High Aspect Keels Need Flow At All Times.

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Modern High Aspect Keels Need Flow At All Times

With the burgeoning Sportboat fleets and modern yacht design favouring high aspect keels, maintaining flow over the foils has become increasingly important.

To get a great start, line up slightly sprung sheets and hold your course until the boat is at full speed. Then gently steer up to close-hauled just before the gun goes.

With a boat to leeward of you, try to go straight while accelerating slightly lower than their angle. Even though you’re getting closer to the leeward boat initially, you’ll be generating better speed grip and lift. This in turn gives you more height and speed so you can lift off them.

Modern High Aspect Keels Need Flow At All Times

Crews, but particularly helmspersons must constantly be on the lookout to avoid stalling the foils. High aspect keels need flow. The helmsperson must execute smooth turns and maintain boatspeed to stop that from happening.

At the leeward mark start your turn when you’re around 2.5 boat lengths abeam of the mark. Do that and you’ll have way more grip on your keel and end up in a higher lane than boats still turning as they pass the mark. This is when the keel stalls and the boat slides sideways.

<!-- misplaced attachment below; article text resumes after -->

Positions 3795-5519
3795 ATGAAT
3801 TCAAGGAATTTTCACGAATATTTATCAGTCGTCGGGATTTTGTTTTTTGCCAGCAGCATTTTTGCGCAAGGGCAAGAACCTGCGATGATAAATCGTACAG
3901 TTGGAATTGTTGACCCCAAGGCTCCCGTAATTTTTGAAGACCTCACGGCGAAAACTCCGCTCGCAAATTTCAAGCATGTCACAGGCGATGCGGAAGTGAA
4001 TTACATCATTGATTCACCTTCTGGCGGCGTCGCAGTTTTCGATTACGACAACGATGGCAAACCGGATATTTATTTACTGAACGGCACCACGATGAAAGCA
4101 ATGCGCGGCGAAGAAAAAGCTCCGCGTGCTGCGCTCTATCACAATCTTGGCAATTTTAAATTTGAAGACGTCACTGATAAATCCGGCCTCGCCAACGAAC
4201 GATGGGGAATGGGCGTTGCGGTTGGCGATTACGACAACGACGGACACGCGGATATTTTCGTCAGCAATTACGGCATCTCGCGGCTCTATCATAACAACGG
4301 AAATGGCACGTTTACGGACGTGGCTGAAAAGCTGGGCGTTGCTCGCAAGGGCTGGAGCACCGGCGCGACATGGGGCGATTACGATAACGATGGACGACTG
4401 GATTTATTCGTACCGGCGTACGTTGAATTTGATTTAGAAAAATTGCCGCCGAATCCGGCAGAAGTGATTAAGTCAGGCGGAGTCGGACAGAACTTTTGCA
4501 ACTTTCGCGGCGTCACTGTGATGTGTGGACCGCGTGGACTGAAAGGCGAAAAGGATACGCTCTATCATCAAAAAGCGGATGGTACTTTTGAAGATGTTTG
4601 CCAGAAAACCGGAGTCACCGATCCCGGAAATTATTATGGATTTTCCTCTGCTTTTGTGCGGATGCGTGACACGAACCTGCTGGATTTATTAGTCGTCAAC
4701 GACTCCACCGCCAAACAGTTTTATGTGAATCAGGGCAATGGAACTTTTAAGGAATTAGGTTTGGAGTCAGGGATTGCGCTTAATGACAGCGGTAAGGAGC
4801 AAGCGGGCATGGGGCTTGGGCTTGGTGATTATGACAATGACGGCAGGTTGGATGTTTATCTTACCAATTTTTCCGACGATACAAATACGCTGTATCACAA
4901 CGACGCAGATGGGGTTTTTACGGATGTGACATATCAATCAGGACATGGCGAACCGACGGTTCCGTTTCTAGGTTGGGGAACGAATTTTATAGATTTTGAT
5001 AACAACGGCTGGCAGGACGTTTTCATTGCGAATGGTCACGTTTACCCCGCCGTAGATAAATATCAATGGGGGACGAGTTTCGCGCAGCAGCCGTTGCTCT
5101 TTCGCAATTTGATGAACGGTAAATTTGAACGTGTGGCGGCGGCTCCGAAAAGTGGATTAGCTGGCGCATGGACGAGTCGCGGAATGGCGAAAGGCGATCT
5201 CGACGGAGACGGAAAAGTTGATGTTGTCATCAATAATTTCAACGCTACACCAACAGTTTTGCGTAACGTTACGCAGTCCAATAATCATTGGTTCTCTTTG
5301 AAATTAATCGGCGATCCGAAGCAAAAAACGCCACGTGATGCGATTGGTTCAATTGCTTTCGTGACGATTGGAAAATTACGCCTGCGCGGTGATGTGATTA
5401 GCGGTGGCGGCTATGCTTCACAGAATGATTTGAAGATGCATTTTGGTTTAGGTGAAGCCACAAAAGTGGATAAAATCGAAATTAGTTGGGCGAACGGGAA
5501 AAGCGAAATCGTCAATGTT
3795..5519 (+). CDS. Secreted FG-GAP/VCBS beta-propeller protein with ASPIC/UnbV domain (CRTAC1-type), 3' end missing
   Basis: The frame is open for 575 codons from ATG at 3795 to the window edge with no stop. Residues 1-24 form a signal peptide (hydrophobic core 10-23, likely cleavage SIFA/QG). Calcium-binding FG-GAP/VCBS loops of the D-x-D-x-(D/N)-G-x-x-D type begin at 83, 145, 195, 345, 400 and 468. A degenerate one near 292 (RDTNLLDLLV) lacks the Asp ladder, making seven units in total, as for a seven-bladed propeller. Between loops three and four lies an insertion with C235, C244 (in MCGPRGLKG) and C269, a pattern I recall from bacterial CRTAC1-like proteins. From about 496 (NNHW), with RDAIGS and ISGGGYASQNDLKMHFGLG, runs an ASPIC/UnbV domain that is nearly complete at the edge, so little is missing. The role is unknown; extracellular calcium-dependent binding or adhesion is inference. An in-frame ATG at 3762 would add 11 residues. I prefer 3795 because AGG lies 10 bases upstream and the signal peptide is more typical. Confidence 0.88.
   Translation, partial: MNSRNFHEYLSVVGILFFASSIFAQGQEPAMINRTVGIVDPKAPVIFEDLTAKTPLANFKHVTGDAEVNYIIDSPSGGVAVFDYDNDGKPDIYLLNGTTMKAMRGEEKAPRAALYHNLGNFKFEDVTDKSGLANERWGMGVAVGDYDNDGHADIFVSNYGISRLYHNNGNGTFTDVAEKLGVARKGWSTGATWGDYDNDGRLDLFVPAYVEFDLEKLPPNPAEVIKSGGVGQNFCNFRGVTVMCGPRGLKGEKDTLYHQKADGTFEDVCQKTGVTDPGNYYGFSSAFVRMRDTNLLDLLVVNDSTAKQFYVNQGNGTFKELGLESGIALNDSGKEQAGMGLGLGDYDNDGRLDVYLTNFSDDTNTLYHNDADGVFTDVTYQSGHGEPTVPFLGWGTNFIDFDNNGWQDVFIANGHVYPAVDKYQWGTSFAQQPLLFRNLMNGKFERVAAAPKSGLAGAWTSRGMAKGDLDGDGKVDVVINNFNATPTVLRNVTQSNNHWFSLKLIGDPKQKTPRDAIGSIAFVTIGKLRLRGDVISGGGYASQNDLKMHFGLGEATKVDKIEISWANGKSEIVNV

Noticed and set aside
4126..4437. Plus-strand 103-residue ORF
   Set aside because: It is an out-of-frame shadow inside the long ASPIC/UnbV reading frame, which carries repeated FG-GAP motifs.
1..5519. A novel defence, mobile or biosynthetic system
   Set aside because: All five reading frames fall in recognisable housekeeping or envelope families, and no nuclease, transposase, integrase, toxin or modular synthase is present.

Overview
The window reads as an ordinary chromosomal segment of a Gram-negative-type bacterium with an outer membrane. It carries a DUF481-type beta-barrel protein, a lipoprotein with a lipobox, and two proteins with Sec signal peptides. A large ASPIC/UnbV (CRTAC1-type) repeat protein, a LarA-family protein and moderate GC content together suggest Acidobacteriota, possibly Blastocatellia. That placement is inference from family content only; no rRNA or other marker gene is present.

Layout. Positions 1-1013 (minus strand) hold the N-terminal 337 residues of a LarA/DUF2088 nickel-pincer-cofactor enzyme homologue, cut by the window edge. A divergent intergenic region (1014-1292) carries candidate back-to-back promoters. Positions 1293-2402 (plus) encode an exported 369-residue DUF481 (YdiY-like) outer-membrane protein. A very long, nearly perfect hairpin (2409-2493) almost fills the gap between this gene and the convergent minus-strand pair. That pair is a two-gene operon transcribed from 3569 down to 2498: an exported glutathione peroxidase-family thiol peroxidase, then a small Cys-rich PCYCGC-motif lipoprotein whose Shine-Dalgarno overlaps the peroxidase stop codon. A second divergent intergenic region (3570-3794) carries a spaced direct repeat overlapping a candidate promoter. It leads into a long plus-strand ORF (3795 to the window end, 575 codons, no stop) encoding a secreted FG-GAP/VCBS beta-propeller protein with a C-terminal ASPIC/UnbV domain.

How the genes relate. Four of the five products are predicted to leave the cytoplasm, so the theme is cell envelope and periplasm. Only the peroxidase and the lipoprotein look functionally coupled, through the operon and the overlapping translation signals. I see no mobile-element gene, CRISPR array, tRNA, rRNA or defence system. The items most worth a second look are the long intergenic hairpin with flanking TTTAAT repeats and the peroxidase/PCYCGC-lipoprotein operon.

It’s OK if your arc takes you a little downwind of the mark before turning up. Again, the idea is that, as you finish the turn and actually pass the mark, you are already close-hauled.

Ducking a boat upwind requires the same consideration. You pay more for turning hard at the boat you’re ducking in a sportsboat than in a fat-keeled boat.

You’ll gain more by ­bearing away early, building speed, and doing a small head-up as you pass astern of the boat you’re ducking.

Pinching Causes Loss of VMG – High Aspect Keels Need Flow At All Times.

If you constantly pinch, your VMG will be worse with a skinny keel because you’re close to stalling the keel. The boat needs more flow to create lift. High Aspect Keels Need Flow At All Times.

Try adding a couple of tenths to your boatspeed by initially steering down a degree or two. You will almost always end up pointing as high as everyone else because you have way more flow over your blades.

A word of caution though, you can overdo it and start reaching around the course. High Aspect Keels Need Flow At All Times.

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